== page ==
Scepter Blog Corner
Whenever he would write on the Eucharist, the man of God would encourage a slow meditative reading of his words, so as to let their truth penetrate into the heart. He wrote:
I would like these notes to be read very slowly, so as to give time for the head to learn, for the heart to be moved, and for the grace of God to go to work. After they have been read in this way, then ponder them in prayer before the tabernacle.
Present-day culture and Christianity can, in a sense, find common ground in the concept of freedom. After all, Christianity is a message of freedom and liberation. To realize this, we need only to open the New Testament, where the words “free,” “freedom,” “set free” occur regularly. “The truth will make you free,” says Jesus in St. John’s Gospel. 1 St. Paul states: “Where the Spirit of the Lord is, there is freedom,” 2 and, elsewhere, “For freedom Christ has set us free.” 3 St. James calls the law of Christianity a “law of liberty.”
Our Lord right away returns to that person’s daring question: what must I do? “If you would enter life,” he answers, “keep the commandments” (Mt 19:17).
The Gospels portray the young man as an observant Jew who might have been satisfied with this reply. The Master has confirmed him in his convictions, by pointing to the commandments he has observed since early childhood (cf. Mk 10:20). But he wants this new “Teacher,” who speaks with authority, to spell them out clearly. He rightly suspects that Christ can open up for him undreamt of horizons. He asks: “Which?”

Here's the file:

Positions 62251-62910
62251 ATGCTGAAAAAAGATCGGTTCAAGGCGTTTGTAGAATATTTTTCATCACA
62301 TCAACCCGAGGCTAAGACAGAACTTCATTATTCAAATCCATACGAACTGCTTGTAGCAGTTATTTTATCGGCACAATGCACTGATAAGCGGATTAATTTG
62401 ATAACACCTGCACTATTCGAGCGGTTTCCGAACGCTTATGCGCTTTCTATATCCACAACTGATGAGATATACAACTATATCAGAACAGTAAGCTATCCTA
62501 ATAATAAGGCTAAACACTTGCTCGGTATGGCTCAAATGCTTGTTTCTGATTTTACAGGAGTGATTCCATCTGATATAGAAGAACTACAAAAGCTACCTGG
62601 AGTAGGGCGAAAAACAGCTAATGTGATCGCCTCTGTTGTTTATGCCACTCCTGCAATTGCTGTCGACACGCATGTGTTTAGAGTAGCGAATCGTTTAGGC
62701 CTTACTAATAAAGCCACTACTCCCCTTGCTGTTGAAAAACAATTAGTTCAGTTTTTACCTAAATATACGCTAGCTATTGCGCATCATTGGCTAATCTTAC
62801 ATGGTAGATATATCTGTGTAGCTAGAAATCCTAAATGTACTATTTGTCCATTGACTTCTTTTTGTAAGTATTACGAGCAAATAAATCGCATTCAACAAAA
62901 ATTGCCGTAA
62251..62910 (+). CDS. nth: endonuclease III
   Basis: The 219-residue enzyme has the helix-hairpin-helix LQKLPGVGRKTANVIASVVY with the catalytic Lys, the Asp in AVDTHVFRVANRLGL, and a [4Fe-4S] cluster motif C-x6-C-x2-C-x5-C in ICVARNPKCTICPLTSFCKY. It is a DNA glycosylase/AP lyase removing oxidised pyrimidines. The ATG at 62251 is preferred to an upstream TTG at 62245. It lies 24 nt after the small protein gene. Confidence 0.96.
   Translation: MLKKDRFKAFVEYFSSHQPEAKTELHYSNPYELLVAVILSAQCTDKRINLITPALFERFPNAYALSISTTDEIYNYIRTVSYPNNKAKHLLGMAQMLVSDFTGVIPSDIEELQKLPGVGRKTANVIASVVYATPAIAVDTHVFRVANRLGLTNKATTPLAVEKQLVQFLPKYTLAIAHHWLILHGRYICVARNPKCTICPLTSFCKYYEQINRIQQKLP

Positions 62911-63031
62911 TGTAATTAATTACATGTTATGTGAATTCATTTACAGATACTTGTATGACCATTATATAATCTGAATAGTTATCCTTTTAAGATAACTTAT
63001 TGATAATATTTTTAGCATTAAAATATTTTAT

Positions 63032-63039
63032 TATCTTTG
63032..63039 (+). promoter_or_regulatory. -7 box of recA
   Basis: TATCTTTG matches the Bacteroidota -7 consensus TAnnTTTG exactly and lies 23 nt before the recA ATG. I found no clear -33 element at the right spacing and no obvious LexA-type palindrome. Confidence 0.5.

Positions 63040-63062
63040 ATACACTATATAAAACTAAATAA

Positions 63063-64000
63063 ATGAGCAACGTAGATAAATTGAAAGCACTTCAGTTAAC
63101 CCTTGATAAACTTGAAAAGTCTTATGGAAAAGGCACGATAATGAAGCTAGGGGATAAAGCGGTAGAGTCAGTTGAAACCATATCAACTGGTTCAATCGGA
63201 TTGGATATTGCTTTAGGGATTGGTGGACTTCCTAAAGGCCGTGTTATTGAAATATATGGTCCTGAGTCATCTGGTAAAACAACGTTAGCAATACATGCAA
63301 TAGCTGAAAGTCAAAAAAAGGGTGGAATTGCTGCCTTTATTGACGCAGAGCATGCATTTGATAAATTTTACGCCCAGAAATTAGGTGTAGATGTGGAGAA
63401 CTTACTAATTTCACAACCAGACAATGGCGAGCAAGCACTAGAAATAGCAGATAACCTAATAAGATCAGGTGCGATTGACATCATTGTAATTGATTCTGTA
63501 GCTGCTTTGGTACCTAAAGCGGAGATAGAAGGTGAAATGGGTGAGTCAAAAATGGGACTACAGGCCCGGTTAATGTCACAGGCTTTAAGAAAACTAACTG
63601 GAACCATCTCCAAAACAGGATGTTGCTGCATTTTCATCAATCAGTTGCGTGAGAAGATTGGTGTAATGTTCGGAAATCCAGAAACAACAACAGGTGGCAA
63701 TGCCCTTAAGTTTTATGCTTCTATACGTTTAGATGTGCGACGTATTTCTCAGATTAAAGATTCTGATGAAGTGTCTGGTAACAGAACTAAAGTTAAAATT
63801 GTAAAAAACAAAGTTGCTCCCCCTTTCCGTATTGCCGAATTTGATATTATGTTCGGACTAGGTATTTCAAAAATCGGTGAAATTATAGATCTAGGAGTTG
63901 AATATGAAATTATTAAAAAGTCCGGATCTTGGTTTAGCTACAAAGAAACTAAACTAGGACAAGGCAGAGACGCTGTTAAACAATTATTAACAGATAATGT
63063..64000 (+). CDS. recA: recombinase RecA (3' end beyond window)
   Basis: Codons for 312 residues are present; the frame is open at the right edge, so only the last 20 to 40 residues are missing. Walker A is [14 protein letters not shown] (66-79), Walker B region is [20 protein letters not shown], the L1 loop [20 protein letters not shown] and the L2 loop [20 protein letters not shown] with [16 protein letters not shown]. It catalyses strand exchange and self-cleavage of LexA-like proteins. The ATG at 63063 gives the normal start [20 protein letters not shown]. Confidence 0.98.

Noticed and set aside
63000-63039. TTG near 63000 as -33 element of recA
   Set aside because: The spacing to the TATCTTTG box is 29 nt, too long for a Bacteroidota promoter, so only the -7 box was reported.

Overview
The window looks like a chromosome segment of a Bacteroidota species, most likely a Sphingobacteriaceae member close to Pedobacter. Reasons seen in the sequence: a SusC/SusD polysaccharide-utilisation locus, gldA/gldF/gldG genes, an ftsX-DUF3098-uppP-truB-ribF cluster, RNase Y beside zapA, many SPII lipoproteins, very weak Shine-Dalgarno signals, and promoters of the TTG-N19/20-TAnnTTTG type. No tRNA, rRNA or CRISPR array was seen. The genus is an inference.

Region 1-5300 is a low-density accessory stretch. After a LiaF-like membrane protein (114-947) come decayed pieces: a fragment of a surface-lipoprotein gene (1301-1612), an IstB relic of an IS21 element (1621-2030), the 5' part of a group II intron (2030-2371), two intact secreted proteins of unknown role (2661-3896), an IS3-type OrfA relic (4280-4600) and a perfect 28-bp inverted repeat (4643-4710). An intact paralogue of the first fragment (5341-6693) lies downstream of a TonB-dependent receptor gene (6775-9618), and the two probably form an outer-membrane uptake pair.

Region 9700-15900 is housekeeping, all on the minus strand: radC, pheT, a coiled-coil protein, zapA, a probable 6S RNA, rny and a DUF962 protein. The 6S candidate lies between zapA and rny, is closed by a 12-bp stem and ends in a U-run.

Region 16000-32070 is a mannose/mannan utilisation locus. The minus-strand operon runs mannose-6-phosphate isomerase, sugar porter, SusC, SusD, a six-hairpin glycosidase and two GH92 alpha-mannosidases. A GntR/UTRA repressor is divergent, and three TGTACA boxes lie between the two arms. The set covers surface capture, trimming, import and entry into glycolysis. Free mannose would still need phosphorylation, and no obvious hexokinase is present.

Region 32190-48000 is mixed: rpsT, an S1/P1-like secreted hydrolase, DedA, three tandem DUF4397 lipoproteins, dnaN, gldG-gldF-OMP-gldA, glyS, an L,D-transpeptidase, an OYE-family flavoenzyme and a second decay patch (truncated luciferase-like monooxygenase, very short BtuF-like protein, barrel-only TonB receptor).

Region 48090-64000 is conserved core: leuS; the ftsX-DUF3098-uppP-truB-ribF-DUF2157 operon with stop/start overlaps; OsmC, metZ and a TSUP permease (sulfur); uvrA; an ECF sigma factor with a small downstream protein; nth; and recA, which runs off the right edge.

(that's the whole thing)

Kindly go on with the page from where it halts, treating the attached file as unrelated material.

By Olga Emily Marlin
The story of the Alvira couple began on wheels: the wheels of a Spanish train, in 1926. Paquita would never forget that day, January 23, when she saw Tomás for the first time.
14 Rules for the Discernment of Spirits by St. Ignatius of Loyola
Charles Carroll: The Revolutionary Becket?
The Cycle of Fatherhood
Moral, Intellectual and Religious Freedom according to John Henry Newman
Freedom and the Present Moment Pt.2
Freedom and the Present Moment Pt.1